Thursday, September 08, 2005

The Nesting Instinct and Something for a Friend

A few months ago, not long after my experience with the duckling, I discovered that a nest was being constructed on top of a wreath hanging on a wall near where I live. I watched as the nest grew in size over a period of several days, but I had still not caught sight of its builder. Finally, I spotted the avian culprit lying low and trying to be as inconspicuous as possible behind the green fabric leaves and white flowers of the wreath. It was a dove!

I watched her for a few days, approaching a little closer each day. She did not seem particularly concerned about my presence. However, she sat absolutely still as I observed her. I tried not to make any sudden movements and I only watched her for a few seconds at a time before I slowly turned and walked away. After about a week, I decided to try and take a picture of her. I brought out a little step ladder so I could get to approximately the same height as the nest, carefully set it up, climbed two steps slowly, aimed the camera and pressed the shutter release. The flash went off and I froze expecting the dove to startle and fly away. However, she just sat immobilized on the nest as if nothing had happened. Here she is (please click on the picture for an enlargement):

Emboldened by the Dove's tolerance of my presence and picture taking, I decided to attempt another shot from a different angle. Again, to my great satisfaction, the dove was completely cooperative.

Over the course of the next two weeks or so, every time I looked at the nest, the dove was there. I don't know if she ever left. I assumed that she was sitting on some eggs, but I wondered if she was getting hungry. I thought that her mate might be feeding her as she sat, but I never saw him. Nevertheless, she persevered and I continued to watch her every day. At long last, my patience (and hers too!) was rewarded when I noticed a tiny head poking out from beneath her. I continued to carefully watch for a few more days, not wanting to startle the dove from her nest and baby. Then, I decided to try and get a picture of the mother and chick. Once again, I was very pleased that she tolerated my efforts.

The next day, I saw another tiny head peaking out from beneath the mother dove. The two chicks grew fast. It seemed that nearly every day they were bigger and their feathers more fully developed. In about three weeks, they grew from tiny helpless chicks into juvenile doves about half the size of the mother. I didn't want to disturb them and so I didn't take any more pictures during this period. One day, I found that the mother was gone. I figured that she was off to get something to eat. I decided to try and take a picture of the two half grown doves in the nest. I got out my step ladder and carefully climbed into position and raised my camera. Just before I was about to press the shutter, one of the little doves jumped and flew from the nest to a nearby bush. I was quite surprised! I climbed down and approached the dove in the bush. This time, it didn't even let me get close. It flew again to a nearby tree. Then, I began to worry a bit that it was too far from the nest and the mother wouldn't be able to find it to continue feeding it. I decided to give up on taking any further pictures. I carefully removed my step ladder and withdrew from the remaining young dove in the nest. The next day, I was glad to see the mother back on the nest with the one baby. The day after that, they were both gone. I continued to hear doves cooing for the next few days, so I assumed that one or both of the young doves were still hanging around and were possibly still being fed by their mother. This was a very interesting experience and I was glad to have been able to observe the mother dove and her babies.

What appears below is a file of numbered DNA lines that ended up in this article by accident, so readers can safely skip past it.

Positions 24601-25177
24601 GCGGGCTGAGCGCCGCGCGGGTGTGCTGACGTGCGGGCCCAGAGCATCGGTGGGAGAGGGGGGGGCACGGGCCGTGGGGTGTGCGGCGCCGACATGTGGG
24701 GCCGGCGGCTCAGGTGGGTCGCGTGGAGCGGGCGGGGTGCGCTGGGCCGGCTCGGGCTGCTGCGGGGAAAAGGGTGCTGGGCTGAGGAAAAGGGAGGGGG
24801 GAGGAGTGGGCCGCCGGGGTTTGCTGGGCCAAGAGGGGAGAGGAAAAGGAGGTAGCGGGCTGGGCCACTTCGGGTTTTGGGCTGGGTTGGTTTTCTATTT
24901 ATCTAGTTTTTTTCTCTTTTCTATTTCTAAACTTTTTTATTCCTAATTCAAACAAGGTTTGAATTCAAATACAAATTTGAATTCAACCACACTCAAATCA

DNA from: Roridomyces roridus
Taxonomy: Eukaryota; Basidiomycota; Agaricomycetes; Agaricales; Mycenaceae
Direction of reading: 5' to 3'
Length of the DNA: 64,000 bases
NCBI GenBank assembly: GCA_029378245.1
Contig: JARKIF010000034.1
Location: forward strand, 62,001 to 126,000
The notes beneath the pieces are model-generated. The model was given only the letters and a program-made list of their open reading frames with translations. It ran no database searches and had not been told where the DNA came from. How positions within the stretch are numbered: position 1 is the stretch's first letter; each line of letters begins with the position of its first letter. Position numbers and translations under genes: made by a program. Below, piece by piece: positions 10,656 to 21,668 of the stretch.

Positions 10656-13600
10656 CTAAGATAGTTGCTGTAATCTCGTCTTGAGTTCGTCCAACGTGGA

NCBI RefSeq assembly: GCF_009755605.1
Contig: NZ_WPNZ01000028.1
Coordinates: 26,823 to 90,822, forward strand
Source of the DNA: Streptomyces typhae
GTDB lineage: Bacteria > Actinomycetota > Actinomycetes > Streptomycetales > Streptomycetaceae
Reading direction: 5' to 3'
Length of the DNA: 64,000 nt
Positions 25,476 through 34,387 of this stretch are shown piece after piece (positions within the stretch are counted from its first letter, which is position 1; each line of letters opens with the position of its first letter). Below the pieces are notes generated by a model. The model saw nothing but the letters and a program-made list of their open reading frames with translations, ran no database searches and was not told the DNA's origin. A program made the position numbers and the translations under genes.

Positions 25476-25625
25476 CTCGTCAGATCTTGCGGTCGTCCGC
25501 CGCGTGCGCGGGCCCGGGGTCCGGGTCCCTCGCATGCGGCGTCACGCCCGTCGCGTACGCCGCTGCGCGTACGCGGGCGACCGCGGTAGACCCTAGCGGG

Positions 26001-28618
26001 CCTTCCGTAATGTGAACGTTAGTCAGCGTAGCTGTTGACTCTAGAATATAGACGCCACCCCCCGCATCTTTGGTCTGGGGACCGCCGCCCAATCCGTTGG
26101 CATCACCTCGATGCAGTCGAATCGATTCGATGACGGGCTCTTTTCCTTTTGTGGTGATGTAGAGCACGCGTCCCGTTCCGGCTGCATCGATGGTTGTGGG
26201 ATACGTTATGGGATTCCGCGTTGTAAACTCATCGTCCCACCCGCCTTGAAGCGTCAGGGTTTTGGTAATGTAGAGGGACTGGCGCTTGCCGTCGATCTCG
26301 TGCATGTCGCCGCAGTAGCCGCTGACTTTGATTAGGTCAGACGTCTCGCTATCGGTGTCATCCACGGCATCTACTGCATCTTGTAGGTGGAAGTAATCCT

For My Friend:

Earlier this week, my friend Pantea asked me to help her get the word out about a petition that seeks to stop the flooding of the reservoir behind a dam which is nearing completion in southern Iran. This dam will submerge parts of the famous and historical site of Pasargadae (this link has some very nice pictures, so please take a look) which was founded by Cyrus the Great around the year 547 BCE (approximately 2500 years ago). I have done a bit of net surfing to learn more about this dam project. It is called the Sivand Dam and it is being built on the Polvar River near the site of Pasargadae. The Iranian government has delayed by one year the original schedule to fill the reservoir to allow an international team of archeologists to excavate the area to be flooded. In the past six months, these archeologists have made a number of very interesting discoveries, but with so little time remaining, and so much work left to do, the team has recently said that they will need four years to thoroughly dig the site. I sincerely hope that they will be granted more time! The petition may not be able to stop the dam's flooding, but if enough people sign it, it may at least allow a further delay in the flooding. So, in the interest of preserving as much as possible of the as yet undiscovered historical treasures of Pasargadae would you please add your name to this petition? Thank you!